Lately, I've been thinking a lot about writer's block. (Thinking being the operative word here, because the thing about having writer's block is that you can't really write about it.) Is it a real thing? That's my biggest question. It's entirely different than this question: does it feel real— which I can go ahead and confirm right now that yes, it does.
I like to look at some of the ways my favorite writers, filmmakers, etc. approach their work, so I can try to emulate their habits and hopefully (one day) have an admirable creative output of my own. I've found the most common thread is consistency. For instance, in The Creative Habit, Twyla Tharp recommends forming a ritual around your creative practice. For her, that’s making coffee and watching the sun rise. She says,
“Writers all devise ways to approach that place where they expect to make the contact, where they become the conduit, or where they engage in this mysterious process. For me, light is the signal in the transition. It’s not being in the light, it’s being there before it arrives. It enables me, in some sense.”
My process is a little different. If Twyla's is called "ritual," then mine is called, "chaos." It goes like this: I wait until my head is swirling with half-finished ideas and a feeling of guilt/dread washes over me, so that I can no longer live with myself until I write something. When I feel almost too panicked to write lucidly or even function properly— that's when I become a writing machine. So healthy, right?
Anyway, as we enter a new season, I've been rethinking this approach that obviously works so well for me. Little by little, I'm trying to inject some consistency into my life by reserving a few mornings out of the week just to write for an hour or two. We'll see how it goes, but I'm hoping to discover that writer's block isn't all that real if I have the right process in place.
The cherry blossoms in the photo above are from the Hollywood Farmer's Market as are the navel oranges and these gorgeous heads of cabbage. Springtime in Los Angeles doesn't tend to feel all that meaningful, since we aren't really craving the catharsis of sunshine and a forgiving breeze after a long, hard winter. I do, however, look forward to all the good produce that's about to hit the markets. Adam and I had fun browsing the Hollywood Farmer's last weekend, and dreaming about what we'll cook this spring/summer.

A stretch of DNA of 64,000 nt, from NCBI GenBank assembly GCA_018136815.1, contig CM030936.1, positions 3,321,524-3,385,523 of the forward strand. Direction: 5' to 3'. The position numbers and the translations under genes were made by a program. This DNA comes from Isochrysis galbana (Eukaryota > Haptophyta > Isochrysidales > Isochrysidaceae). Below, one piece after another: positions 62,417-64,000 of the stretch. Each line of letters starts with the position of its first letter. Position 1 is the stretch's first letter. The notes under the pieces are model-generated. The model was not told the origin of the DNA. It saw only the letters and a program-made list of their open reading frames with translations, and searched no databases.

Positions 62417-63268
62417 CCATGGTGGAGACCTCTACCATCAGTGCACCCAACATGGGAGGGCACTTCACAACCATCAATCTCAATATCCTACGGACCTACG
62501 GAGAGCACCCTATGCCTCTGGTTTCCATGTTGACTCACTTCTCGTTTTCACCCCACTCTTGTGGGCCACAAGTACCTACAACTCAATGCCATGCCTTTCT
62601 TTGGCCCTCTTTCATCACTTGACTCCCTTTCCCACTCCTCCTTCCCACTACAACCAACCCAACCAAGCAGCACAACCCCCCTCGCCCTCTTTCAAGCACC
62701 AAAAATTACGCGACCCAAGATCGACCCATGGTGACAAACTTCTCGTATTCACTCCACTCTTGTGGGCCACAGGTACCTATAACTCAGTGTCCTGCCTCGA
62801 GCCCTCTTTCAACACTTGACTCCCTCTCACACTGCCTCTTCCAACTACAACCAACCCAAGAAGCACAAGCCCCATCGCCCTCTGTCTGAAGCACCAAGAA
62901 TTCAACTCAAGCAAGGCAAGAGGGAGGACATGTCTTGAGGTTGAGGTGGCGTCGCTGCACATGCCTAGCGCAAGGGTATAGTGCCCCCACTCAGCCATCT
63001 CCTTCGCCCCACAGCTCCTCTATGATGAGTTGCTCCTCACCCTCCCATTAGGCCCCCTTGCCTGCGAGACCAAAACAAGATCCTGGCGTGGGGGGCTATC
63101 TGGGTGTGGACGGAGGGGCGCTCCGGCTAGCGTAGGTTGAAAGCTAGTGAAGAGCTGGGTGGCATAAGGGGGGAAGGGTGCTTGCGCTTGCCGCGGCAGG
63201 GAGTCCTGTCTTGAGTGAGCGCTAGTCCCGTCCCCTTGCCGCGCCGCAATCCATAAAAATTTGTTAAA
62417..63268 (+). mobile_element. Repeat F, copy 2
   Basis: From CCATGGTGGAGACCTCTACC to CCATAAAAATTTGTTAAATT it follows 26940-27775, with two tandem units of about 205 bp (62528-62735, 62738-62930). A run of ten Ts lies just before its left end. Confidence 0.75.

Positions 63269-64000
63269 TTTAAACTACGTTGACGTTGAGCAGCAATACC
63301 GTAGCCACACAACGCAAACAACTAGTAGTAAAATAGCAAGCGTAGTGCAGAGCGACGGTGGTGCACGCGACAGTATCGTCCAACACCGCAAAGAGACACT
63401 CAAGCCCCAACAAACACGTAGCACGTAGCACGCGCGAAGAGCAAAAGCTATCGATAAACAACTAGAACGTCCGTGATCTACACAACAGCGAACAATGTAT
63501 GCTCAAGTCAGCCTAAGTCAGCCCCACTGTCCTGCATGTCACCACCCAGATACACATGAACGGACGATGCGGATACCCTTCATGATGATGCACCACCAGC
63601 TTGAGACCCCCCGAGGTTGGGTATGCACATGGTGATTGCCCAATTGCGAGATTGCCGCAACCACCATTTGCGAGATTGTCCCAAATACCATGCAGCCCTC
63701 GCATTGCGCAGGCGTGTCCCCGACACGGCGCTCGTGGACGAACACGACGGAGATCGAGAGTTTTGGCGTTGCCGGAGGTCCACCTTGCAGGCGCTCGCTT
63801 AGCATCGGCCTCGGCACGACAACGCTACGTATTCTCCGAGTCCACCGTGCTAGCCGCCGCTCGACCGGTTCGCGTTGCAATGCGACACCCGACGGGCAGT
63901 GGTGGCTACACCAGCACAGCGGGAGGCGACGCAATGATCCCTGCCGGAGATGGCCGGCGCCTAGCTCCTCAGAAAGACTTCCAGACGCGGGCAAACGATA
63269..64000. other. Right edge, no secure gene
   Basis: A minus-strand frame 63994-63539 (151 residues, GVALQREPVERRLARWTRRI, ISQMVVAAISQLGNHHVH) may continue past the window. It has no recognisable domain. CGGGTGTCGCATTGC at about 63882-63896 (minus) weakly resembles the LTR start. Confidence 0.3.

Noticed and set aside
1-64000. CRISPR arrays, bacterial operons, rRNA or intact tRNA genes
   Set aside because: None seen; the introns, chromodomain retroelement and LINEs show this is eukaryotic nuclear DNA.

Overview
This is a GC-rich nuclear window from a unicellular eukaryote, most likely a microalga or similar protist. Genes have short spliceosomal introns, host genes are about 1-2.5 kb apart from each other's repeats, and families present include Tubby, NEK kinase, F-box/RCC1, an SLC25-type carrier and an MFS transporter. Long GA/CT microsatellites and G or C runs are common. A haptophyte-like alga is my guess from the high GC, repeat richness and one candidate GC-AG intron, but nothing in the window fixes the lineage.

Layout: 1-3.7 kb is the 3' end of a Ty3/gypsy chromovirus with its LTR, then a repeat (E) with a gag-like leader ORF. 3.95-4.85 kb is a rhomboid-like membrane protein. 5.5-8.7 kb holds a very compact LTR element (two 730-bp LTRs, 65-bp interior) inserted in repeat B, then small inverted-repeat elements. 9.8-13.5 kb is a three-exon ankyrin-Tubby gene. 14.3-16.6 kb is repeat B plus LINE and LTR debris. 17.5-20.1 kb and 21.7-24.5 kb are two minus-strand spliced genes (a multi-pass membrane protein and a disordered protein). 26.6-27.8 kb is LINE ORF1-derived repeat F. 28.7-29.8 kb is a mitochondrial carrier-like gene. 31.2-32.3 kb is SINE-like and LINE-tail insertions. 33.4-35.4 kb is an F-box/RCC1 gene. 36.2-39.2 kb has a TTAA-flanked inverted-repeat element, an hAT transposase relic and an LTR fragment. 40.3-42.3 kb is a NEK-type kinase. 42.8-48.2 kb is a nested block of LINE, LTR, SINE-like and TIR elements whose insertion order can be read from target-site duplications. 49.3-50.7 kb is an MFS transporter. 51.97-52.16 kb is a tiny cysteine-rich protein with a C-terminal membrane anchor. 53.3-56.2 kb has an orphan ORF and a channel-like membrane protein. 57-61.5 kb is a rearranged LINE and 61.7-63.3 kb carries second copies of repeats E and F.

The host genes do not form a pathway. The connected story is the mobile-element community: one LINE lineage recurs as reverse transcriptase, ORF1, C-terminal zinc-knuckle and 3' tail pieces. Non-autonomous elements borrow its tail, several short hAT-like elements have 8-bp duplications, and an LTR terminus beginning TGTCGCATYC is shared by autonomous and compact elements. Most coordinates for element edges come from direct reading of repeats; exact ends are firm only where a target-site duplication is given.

My photography class has been consistently pushing me to look at my subjects with an open mind. Learning to drop my assumptions about what might work in a photograph and concentrate on finding the essence of my subject matter has been an interesting exercise. If you know of any pineapples that need a headshot, please give me a call.
You know that awkward moment when someone calls you out on never having done that iconic thing for which your city is famous? I’m pretty sure that happens to Angelenos all the time... or I need to get out more.... probably both.
The Griffith Observatory is one of those places, and we tend to avoid it because of the tourists and the parking issues. When our family came to visit all the way from Israel, though, we had the perfect excuse to go. Maybe it was being with our awesome cousins or seeing the observatory through the eyes of their two little kids, but I was able to drop my skepticism about visiting such a touristy place and appreciate Griffith's beautiful architecture and iconic view.
We ended our tour of LA with our cousins on Hollywood Boulevard. Cliché? Yes. Iconic? Also, yes. In my eyes, there's a tradeoff. Sure, the Boulevard has a bit of a crushed-hopes-of-stardom vibe and is totally chaotic— but the kids took a picture with Iron Man and the art deco architecture and neon lights really are stunning when you take a moment to appreciate them. See what I mean about dropping that skepticism? Okay, LA, you win this one.